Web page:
by Darius Shahtahmasebi
The Bulletin of Atomic Scientists announced on Thursday of this week that the Doomsday Clock now stands at two-and-a-half minutes to midnight. This spine-tingling announcement suggests that existential threats now pose a greater threat to humanity than they have at any time since the height of the Cold War.
“This is the closest to midnight the Doomsday Clock has ever been in the lifetime of almost everyone in this room. It’s been 64 years since it was closer,” said Lawrence Krauss, a theoretical physicist at Arizona State University and the chair of the Bulletin’s board of sponsors.
Now is the time to panic — or not, depending on your level of resolve (or apathy).
Mikhail Gorbachev, former president of the Soviet Union and author of The New Russia, wrote an article published in TIME Magazine entitled “It All Looks as if the World Is Preparing For War.” In the article, Gorbachev notes:
“Today, however, the nuclear threat once again seems real. Relations between the great powers have been going from bad to worse for several years now. The advocates for arms build-up and the military-industrial complex are rubbing their hands.”
Gorbachev is not overstating the threat of global warfare. In an interview with Prism magazine, retired Army General Stanley McChrystal issued two warnings that, as noted by Foreign Policy magazine, are “hair-raising” to say the least.
“A European war is not unthinkable,” McChrystal explained. “People who want to believe that a war in Europe is not possible might be in for a surprise. We have to acknowledge great power politics; we can’t pretend that they are gone.”
McChrystal admits the U.S. made vital mistakes in speedily invading Afghanistan and Iraq, as well as “paying a high price” in Syria. As he has observed:
“In the case of Afghanistan, immediately after 9/11, in terms of military action we should have done nothing initially. I now believe we should have taken the first year after 9/11 and sent 10,000 young Americans—military, civilians, diplomats—to language school; Pashtu, Dari, Arabic. We should have started to build up the capacity we didn’t have. I would have spent that year with diplomats traveling the world as the aggrieved party,” McChrystal stated.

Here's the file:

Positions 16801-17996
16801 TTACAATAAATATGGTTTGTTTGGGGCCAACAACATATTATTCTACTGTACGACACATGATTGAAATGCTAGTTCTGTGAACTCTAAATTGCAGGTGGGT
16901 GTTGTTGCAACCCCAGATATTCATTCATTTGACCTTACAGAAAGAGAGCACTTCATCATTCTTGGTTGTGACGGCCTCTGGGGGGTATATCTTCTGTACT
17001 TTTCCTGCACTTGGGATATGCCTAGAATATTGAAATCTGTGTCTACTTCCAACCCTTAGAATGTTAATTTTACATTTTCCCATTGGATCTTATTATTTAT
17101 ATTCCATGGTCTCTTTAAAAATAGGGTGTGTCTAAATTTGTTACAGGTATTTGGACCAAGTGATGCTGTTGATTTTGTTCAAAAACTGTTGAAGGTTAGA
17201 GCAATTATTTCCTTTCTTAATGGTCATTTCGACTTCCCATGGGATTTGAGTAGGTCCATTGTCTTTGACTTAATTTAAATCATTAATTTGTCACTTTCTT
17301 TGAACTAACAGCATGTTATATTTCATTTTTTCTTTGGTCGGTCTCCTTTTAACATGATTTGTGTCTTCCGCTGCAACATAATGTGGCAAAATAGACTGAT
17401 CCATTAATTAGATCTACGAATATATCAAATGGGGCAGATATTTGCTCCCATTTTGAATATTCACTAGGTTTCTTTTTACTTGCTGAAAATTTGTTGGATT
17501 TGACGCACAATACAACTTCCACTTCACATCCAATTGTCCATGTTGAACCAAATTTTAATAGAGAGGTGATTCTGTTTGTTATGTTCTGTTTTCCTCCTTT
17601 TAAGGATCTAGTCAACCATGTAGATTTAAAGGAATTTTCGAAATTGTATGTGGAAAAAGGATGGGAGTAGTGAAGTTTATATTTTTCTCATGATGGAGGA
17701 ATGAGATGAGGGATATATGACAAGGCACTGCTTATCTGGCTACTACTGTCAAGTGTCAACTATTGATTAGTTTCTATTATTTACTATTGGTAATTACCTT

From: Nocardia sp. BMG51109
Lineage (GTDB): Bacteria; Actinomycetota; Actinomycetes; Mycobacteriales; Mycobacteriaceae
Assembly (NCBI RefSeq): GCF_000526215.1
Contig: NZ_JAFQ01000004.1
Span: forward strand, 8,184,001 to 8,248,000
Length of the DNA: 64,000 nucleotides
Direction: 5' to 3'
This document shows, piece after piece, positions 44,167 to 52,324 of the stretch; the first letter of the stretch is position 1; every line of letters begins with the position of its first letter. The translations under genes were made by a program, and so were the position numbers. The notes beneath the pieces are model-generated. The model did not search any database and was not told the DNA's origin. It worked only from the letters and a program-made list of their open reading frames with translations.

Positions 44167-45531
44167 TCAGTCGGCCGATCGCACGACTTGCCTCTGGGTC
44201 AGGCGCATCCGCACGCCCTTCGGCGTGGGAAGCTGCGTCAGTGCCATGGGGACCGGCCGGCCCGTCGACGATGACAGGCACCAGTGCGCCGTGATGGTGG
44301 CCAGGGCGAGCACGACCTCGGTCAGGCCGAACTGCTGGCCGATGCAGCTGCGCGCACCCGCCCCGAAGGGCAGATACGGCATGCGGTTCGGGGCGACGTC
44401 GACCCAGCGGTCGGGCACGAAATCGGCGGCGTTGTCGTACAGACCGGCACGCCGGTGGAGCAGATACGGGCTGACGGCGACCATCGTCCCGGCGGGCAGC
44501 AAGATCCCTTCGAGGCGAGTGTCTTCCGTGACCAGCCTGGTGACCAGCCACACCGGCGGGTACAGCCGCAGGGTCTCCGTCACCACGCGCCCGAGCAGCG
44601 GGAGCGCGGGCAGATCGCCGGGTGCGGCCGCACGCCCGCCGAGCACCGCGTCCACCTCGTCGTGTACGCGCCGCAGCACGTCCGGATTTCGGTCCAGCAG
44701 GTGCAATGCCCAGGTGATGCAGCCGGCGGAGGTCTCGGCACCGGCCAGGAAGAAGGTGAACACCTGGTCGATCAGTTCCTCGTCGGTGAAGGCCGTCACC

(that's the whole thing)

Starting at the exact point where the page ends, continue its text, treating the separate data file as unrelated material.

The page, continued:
Now that the world is headed down the path toward a possible world war, McChrystal acknowledges the unthinkable is to follow: the erosion of our civil liberties, which will directly impact on ordinary civilians.
“We are beginning an era in which our ability to leverage technology to track people and control populations is going to create a lot of tension; I think we are going to see a lot more population control measures. We are going to have to give up a lot more of our precious civil rights than most of us imagine because we want security,” McChrystal added.
Speaking to Republican policymakers in Philadelphia, U.K. Prime Minister Theresa May stated that Britain and the U.S. will no longer invade sovereign foreign nations “in an attempt to make the world in their own image.” Such an ambiguous statement makes it unclear whether this means Britain and the U.S. will still invade sovereign nations for other reasons, especially in light of May’s statement that “nor can we afford to stand idly by when the threat is real and when it is in our own interests to intervene.”